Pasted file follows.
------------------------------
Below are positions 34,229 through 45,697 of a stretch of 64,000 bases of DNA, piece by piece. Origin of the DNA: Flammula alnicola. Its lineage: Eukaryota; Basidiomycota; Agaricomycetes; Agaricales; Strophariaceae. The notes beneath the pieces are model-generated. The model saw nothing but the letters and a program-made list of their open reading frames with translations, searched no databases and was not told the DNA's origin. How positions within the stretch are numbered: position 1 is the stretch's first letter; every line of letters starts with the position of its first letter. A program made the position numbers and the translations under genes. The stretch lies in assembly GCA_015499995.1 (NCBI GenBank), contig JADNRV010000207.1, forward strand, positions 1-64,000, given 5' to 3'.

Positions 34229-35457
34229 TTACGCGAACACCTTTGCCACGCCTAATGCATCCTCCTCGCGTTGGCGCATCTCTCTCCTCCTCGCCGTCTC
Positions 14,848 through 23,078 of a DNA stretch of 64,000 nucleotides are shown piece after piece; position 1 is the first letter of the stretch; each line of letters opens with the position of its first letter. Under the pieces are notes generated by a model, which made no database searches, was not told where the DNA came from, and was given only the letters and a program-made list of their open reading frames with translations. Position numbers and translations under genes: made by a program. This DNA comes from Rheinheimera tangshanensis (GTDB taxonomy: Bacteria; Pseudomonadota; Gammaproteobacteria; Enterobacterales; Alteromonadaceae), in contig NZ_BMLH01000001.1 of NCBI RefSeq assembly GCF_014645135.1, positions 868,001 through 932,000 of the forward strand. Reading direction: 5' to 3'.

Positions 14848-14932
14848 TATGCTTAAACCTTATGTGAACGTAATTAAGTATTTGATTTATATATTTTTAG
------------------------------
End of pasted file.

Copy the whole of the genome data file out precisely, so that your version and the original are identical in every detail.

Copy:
Below are positions 34,229 through 45,697 of a stretch of 64,000 bases of DNA, piece by piece. Origin of the DNA: Flammula alnicola. Its lineage: Eukaryota; Basidiomycota; Agaricomycetes; Agaricales; Strophariaceae. The notes beneath the pieces are model-generated. The model saw nothing but the letters and a program-made list of their open reading frames with translations, searched no databases and was not told the DNA's origin. How positions within the stretch are numbered: position 1 is the stretch's first letter; every line of letters starts with the position of its first letter. A program made the position numbers and the translations under genes. The stretch lies in assembly GCA_015499995.1 (NCBI GenBank), contig JADNRV010000207.1, forward strand, positions 1-64,000, given 5' to 3'.

Positions 34229-35457
34229 TTACGCGAACACCTTTGCCACGCCTAATGCATCCTCCTCGCGTTGGCGCATCTCTCTCCTCCTCGCCGTCTC
Positions 14,848 through 23,078 of a DNA stretch of 64,000 nucleotides are shown piece after piece; position 1 is the first letter of the stretch; each line of letters opens with the position of its first letter. Under the pieces are notes generated by a model, which made no database searches, was not told where the DNA came from, and was given only the letters and a program-made list of their open reading frames with translations. Position numbers and translations under genes: made by a program. This DNA comes from Rheinheimera tangshanensis (GTDB taxonomy: Bacteria; Pseudomonadota; Gammaproteobacteria; Enterobacterales; Alteromonadaceae), in contig NZ_BMLH01000001.1 of NCBI RefSeq assembly GCF_014645135.1, positions 868,001 through 932,000 of the forward strand. Reading direction: 5' to 3'.

Positions 14848-14932
14848 TATGCTTAAACCTTATGTGAACGTAATTAAGTATTTGATTTATATATTTTTAG